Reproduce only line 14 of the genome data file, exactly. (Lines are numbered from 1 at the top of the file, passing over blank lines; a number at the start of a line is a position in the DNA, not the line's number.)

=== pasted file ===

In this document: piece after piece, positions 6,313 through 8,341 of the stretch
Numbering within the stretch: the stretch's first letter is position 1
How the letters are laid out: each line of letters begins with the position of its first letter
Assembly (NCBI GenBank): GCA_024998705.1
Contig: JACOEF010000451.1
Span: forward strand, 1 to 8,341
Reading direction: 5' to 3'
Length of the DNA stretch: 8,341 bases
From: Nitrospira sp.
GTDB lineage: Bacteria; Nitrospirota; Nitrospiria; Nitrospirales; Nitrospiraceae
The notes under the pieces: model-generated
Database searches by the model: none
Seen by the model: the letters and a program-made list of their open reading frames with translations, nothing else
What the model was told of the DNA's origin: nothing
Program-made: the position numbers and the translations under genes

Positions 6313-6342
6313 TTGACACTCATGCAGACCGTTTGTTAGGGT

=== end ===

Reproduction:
What the model was told of the DNA's origin: nothing